For people living with serious illness, both patients and care providers, identifying the single biggest concern can be a difficult task. There are so many concerns – from “Who will help me if I am too weak to care for myself?” to “How can we treat my nausea and pain?” When interrupted by a serious illness, life often takes on many new challenges and can certainly create many new fears. In an effort to understand our patients’ most pressing concerns, we now ask them to tell us about their “single biggest concern.” This then becomes the focus of their visit with the palliative care team.
Over the last year, through a partnership between the palliative care specialty council and the Mayo Clinic Robert D. and Patricia E. Kern Center for the Science of Health Care Delivery, a pilot study has been conceptualized, operationalized and nearly completed. The pilot consists of an iPad tool created to allow patients to choose one area of concern from a list as their single biggest concern. It then proceeds with additional questions in that area before asking them about their second biggest concern. The iPad is handed to patients upon check in, they complete questions while they wait, and the data is used to direct their visit with the palliative care team. The goal of the effort led by Drs. Tom Fitch, Ryan Uitti, Robert Shannon (@palliativedr)and Jeff Sloan has been to integrate patient-reported outcomes (PROs) consistently and efficiently into palliative care clinical practice with minimum burden to the patient, clinicians and affiliated systems; in order to improve clinical outcomes including patient well-being, quality of life, health literacy, and treatment outcomes.
This iPAD-delivered intervention at our pilot sites in Arizona and Florida enrolled 186 patients in the first quarter of 2015. We are nearing our first opportunity to initiate data evaluation, having only experienced minor technical glitches in the pilot. Even prior to our data evaluation, the pilot process has been a success – hallmarked by clinician, staff and patient acceptance and adaptation to the new process. One participating physician noted, “This tool uncovered a patient care issue I would not have known about or asked about. It made a difference.”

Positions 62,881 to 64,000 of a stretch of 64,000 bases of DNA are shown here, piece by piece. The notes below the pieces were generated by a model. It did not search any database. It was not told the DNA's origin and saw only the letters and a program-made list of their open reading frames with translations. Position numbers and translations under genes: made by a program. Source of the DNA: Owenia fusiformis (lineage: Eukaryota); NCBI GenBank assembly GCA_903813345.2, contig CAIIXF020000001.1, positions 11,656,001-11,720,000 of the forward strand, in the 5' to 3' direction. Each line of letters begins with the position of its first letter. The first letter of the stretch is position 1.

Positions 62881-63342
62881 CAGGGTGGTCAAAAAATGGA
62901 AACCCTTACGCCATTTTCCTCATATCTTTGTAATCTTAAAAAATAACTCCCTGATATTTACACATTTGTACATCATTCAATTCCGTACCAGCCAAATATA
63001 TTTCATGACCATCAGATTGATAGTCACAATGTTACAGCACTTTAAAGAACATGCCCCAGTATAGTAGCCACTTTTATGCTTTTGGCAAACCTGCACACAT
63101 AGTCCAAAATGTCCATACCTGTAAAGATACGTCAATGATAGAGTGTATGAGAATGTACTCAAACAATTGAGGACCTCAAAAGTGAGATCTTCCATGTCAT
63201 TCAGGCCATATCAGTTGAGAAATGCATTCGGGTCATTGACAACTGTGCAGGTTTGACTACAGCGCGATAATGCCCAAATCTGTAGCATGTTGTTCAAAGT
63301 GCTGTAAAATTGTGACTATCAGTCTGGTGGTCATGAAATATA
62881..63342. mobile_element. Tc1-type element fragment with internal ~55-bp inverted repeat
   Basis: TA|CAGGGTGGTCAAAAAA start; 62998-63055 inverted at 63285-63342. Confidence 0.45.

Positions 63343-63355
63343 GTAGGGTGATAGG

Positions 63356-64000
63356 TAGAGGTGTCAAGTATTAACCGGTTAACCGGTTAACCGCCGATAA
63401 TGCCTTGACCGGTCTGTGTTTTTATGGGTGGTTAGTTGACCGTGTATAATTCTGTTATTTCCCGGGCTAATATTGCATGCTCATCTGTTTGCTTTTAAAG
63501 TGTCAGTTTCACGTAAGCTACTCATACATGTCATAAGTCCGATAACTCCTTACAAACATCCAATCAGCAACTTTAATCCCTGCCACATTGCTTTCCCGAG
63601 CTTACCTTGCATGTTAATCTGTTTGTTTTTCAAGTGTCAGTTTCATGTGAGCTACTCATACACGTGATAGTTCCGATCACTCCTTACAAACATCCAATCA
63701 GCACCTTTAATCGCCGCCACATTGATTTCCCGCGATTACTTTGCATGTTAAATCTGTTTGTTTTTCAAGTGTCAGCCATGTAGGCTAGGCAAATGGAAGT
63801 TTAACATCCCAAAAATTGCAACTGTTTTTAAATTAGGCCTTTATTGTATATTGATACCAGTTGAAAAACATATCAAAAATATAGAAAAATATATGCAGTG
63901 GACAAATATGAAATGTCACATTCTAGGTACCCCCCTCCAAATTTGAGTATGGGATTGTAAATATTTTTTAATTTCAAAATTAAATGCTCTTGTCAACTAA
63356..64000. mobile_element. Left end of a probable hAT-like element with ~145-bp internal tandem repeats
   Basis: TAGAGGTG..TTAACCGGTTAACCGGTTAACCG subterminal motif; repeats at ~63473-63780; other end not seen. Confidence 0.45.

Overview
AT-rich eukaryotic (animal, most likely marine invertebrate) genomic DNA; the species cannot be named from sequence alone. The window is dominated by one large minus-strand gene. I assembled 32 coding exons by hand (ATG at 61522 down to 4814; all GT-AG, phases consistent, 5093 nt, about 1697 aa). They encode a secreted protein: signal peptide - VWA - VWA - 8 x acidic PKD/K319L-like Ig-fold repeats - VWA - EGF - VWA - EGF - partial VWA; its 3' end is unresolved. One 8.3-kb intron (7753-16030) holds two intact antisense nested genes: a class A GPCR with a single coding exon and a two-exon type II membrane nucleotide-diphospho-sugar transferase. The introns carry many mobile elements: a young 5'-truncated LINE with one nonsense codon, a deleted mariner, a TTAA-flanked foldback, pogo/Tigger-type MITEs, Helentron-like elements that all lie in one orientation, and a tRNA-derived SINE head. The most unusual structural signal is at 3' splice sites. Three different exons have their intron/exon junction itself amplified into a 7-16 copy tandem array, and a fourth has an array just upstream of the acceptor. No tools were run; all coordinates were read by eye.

The pilot has left us to wonder how this new tool will impact patient referral and consultation. For example, currently, patients are often referred for a palliative care consult to talk about preventing crisis or responding to crisis in personal care in the face of progressing serious illness. If patients don’t select “care planning” as their single biggest or next-to-single biggest concern, we won’t meet the patient’s needs by addressing what was requested in the referral.
Perhaps a natural evolution of this tool will be to use it in various disciplines to identify palliative care needs that are important to the patient. Perhaps the severity of their situation at any given moment will influence how they answer the questions, and thereby help guide care decisions to determine who may best address their needs. As our work on this tool continues, we intend to incorporate initial lessons learned and seek improvements in the design and user-friendliness of the tool, perhaps incorporating an abbreviated version for repeat patients, alleviation of some technology issues, and exploration of possible alternate methods of dissemination. We believe that this patient reported outcomes tool may be adaptable for access through the patient portal, and could also be incorporated directly into the electronic medical record.
Stay tuned as our data will be the area of focus and review in the months ahead, and we look forward to sharing the results.
Dr. Cory Ingram is an Assistant Professor of Family Medicine and Palliative Medicine, Section of Palliative Medicine, and Director of Palliative Medicine within the Office of Population Health Management at Mayo Clinic in Rochester, Minnesota. You can follow him on Twitter at @cjingram.